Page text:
Clinical rotations are associated with lecture classes, the classroom component. Think of courses you've had where you've had an associated lab as part of the grade. If you fail the lab, you fail the course. Same with clinicals. If you're booted from the clinical you're booted from the course. And depending on the course and the infraction you are either going to get a chance to enroll in that course again and repeat or are dismissed from the program entirely, no readmission. The latter scenario is going to be reserved for those who did something really stupid or really devious, not just simple mistakes.

I wrote this on another thread, I think someone else had a similar question or maybe it was you on another thread, but sometimes you can fail a clinical component if you just can't pass the skill checks. Much will depend on how your own school does things, they are all different in how they handle stuff like that.

More important than worrying about what can happen if you get booted worry about just doing what you need to do to stay in :)

Good luck!

Nurse SMS, MSN, RN

Specializes in Critical Care; Cardiac; Professional Development. Has 10 years experience.

Failing to prepare for clinicals (ie: did not pick up your patient info, compose care plan, etc)

Showing up under the influence of a medication, alcohol or illegal substance

Missing one or more clinical days (depending on school policy, which is usually based on BON clinical hour requirements)

Bringing kids to clinicals or to clinical site with you the night before to get your patient info

HIPAA violations, usually on social media. Any post about your clinical site or your patients can get you kicked out of school.

Hiding.

Fiddling on your phone.

Spending clinical time doing your school work/postclinical paperwork instead of caring for patients or observing nurses

Failure to listen

Failure to utilize emotional intelligence in dealing with hospital staff, patients, instructors and other students

Med errors

Unsafe practices

Showing up inappropriately dressed

Falsification of any documentation, official or otherwise (ie: school work vs med chart)

Any combination of the above in this list and those by others that gives your clinical instructor the impression that you are not ready to advance to the next stage of your education. Usually there would have to be a pattern established.

Edited by not.done.yet

One can also be victimized by an instructor with an agenda and a quota. In this case no specific instances of subpar performance are identified during the course of the term, probably because there weren't any. The student is blindsided at the final evaluation when the term is over. The student can do nothing and can not even verify the diatribe because no one else is in the room when the instructor is spewing their venom. This did occur with one instructor and several students at my school.

Many schools have a policy about this. If the instructor doesn't notify the student that there's a problem at least by midterms, the instructor can't fail the student (unless it was for an obvious reason, like blatant safety issues). It's too bad your school didn't follow this policy.

At my school, med errors are huge. Usually that means you're placed on jeopardy or some instructors will fail you right away. Other than that, it's pretty hard to fail. It depends on instructors though. I've had instructors that are very uptight and watches your every move and then I also witness instructors that allow a fellow classmate to turn in late assignments three times without failing him even though in their syllabus, that was not allowed. And he did not have any excuses either! It really depends I think...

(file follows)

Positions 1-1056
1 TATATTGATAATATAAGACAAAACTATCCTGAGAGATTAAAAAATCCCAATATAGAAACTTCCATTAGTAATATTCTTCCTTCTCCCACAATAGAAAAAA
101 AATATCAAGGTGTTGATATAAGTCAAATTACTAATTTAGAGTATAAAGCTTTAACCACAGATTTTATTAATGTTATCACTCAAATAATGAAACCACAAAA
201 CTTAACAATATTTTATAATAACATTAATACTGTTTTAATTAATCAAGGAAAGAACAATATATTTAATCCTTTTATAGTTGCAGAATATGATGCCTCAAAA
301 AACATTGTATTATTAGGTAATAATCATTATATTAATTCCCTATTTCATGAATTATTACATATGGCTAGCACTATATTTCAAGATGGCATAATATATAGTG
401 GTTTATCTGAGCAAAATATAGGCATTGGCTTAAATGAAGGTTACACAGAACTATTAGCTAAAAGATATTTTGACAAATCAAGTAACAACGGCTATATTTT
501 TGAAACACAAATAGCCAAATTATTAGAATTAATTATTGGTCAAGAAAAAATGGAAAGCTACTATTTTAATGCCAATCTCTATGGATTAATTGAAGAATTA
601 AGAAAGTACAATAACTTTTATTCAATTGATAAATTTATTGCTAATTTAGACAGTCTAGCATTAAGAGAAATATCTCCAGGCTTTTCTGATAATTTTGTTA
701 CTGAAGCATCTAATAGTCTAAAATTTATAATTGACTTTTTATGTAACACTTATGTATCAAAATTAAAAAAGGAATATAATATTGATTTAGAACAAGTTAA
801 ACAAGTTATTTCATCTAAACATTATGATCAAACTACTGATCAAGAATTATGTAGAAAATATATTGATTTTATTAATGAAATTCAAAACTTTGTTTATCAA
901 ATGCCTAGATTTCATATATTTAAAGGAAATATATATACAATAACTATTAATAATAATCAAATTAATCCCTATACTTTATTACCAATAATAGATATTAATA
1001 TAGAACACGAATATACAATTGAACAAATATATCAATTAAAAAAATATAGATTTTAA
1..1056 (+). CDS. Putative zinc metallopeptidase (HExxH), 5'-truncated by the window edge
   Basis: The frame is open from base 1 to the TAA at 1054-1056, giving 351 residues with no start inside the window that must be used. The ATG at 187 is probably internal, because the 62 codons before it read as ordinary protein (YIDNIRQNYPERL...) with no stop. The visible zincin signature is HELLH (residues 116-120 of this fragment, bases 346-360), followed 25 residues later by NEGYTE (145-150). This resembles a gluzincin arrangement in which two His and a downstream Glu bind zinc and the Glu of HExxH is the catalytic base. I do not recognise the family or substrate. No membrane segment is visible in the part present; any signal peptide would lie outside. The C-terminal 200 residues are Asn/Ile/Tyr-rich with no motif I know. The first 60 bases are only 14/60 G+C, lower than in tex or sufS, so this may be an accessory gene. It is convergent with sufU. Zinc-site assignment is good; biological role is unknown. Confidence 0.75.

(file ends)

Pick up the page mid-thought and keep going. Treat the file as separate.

Here.I.Stand, BSN, RN

Specializes in SICU, trauma, neuro. Has 16 years experience.

A gal failed in our final semester, on a med-surg type unit. She didn't know what to do with her pt's tube feeding. She was failed because she was expected to have prepared.

One who I'd precepted on subacute rehab for the final practicum of her LPN program failed as well. Her instructor had stopped in for a random check, and while pulling meds she took the plain 325mg ASA bottle opposed to the enteric coated bottle. I pointed out to check again, and after the med pass her instructor informed her that her near-miss meant failure.

A gal failed in our final semester, on a med-surg type unit. She didn't know what to do with her pt's tube feeding. She was failed because she was expected to have prepared.

One who I'd precepted on subacute rehab for the final practicum of her LPN program failed as well. Her instructor had stopped in for a random check, and while pulling meds she took the plain 325mg ASA bottle opposed to the enteric coated bottle. I pointed out to check again, and after the med pass her instructor informed her that her near-miss meant failure.

Had the student already completed her 3 checks or had she merely pulled the bottle out and began the process of her checks? I feel like that's a mistake the student may have caught on her own once she had started doing her med checks. And from what I can gather from your online persona, I'm almost positive your reminder to the student wasn't meant to ultimately end in her failure, but was probably meant to help the student (as well as to ensure patient safety). The reason I bring this up is because I caught one of my mistakes at my 2rd med check once, and I'm glad I wasn't docked for not noticing it with the first check!

So OP, make sure you do your med checks! Not an area to get lazy in, because everyone makes mistakes, but checking yourself three times really helps you to catch those things and increases patient safety.

Is it possible to fail a clinical if you got below a C on the midterm evaluation because of one objective. But there was still a final evaluation, to be done where you could improve?